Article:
As the manager of the Ogunquit Transfer Station, I am writing in support of L.D. 1541, An Act to Support and Improve Municipal Recycling Programs and Save Taxpayer Money, which was presented at a public hearing on May 10 before the Legislature’s Committee on Environment and Natural Resources, and would make manufacturers responsible for the waste created by their packaging.

The community I have lived and worked in for over 20 years has demonstrated its strong commitment to the environment and recycling. As manager of the transfer station, it is very frustrating to hear residents tell us that recycling has become too confusing. They are discouraged when we try and explain that because of escalating costs we can no longer take everything they are told is recyclable, and that less and less of their waste can be recovered.

Our minimal staff devotes a great deal of their time in one-on-one interaction with people, as we feel this gives us the best chance of helping lessen the confusion. Our attendants monitor the recycling area very closely, but we are still seeing people struggle to separate what can be recycled and put it in the proper container, regardless of signage and instruction. Many people who were recycling no longer do so.

 On the operations level, we do not have the infrastructure to allow for the recycling of mixed paper, which needs to be bailed and kept dry, and we struggled for two years to find a place that will recycle glass. We are being charged a handling fee to recycle 40-yard containers of No. 1 PET and No. 2 HDPE plastics that we carefully separate and also for cardboard, which along with high-hauling costs negates any return of value to the town for those commodities. This is despite the help finding outlets that we receive through membership with the Maine Resource and Recycling Association.

We are now in the process of going to Pay As You Throw to try and recover some of these increasing costs — and this has increased the level of frustration on all sides, because at the same time we also have to tell them to throw more of what was recycling into the trash. Our contract with Casella/Pine Tree Waste will end in 2021 and if nothing changes we must realistically expect a dramatic increase in the cost of waste disposal seen in neighboring towns.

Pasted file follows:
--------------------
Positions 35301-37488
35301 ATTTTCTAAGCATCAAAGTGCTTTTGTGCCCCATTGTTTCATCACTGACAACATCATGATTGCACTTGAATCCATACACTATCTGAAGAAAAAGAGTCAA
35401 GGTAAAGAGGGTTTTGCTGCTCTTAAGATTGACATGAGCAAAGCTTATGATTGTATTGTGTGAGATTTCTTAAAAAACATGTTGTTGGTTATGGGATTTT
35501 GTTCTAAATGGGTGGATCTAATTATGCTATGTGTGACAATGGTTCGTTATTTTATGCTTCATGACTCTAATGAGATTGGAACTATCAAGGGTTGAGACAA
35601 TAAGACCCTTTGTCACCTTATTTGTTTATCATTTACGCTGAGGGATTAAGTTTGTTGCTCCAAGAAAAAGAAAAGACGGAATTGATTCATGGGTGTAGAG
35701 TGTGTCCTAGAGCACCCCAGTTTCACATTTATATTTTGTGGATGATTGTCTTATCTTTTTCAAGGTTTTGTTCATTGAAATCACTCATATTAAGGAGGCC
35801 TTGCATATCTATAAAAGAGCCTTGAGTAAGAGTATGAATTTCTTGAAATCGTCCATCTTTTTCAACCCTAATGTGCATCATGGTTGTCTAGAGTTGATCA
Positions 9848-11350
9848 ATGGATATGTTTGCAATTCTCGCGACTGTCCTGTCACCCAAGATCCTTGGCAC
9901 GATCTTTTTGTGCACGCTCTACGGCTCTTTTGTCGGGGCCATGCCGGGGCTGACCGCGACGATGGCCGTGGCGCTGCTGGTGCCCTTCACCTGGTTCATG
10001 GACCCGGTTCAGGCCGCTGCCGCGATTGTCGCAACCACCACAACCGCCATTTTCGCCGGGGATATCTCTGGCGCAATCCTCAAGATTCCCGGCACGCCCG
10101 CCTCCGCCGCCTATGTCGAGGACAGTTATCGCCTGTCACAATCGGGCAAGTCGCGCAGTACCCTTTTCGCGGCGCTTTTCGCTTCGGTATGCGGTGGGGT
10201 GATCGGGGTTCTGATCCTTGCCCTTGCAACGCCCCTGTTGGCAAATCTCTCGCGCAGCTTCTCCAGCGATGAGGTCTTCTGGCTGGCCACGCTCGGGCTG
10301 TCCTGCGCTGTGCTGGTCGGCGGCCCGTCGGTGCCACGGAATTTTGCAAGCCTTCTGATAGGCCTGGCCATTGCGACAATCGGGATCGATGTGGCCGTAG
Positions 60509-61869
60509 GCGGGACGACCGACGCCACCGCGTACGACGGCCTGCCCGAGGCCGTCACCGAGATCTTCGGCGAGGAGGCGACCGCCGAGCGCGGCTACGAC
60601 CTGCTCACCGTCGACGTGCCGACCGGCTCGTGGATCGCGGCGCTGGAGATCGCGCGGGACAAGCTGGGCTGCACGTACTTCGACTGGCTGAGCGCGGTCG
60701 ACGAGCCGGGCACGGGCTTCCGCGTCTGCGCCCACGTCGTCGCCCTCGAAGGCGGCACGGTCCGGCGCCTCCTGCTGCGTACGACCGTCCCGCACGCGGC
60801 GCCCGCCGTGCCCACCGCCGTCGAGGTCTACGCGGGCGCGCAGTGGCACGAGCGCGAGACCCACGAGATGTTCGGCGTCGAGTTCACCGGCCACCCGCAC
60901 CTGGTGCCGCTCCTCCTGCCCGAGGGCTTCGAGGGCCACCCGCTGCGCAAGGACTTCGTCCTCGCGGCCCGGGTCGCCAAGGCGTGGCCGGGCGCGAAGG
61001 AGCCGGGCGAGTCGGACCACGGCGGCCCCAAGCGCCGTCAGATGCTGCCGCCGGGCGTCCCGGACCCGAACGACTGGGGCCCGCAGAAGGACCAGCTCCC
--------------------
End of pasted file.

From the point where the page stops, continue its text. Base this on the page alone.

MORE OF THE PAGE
I have heard the waste stream described as circular. Each of the sections of that circle — manufacturers, consumers, recyclers, transfer stations, material recovery facilities — are interconnected. Only at the manufacturing section do we not see that this breakdown in recycling is increasing costs.


Wasteful packaging increases entropy and cost at each of those other stages. I cannot forget hearing at a conference the speaker from a large corporation expounding on how soon all their packaging would be recyclable. When I explained to him how people trying to recycle at the transfer station struggle just to read those small numbers, he dismissed it, saying that the sorting machines can distinguish the types of plastics — I then heard another speaker, the CEO of a large material recovery facility, complain that they can find no outlet for them.

The MRFs are trying to manage the huge amounts of it and pass the increased cost down. The towns need to budget to manage this material. The consumer cannot avoid the packaging or pass the costs down, and unless something changes we can only expect increasing levels of frustration and waste from those who we know would much rather be recycling and reducing that waste.

From my perspective, L.D. 1541 seems to be a sensible way to remind manufacturers that even if their products are recyclable it costs money to recycle them, and that if the materials are not recyclable, they need to reduce the use of it — and help pay to get rid of it.

John Fusco is manager of the Ogunquit Transfer Station.

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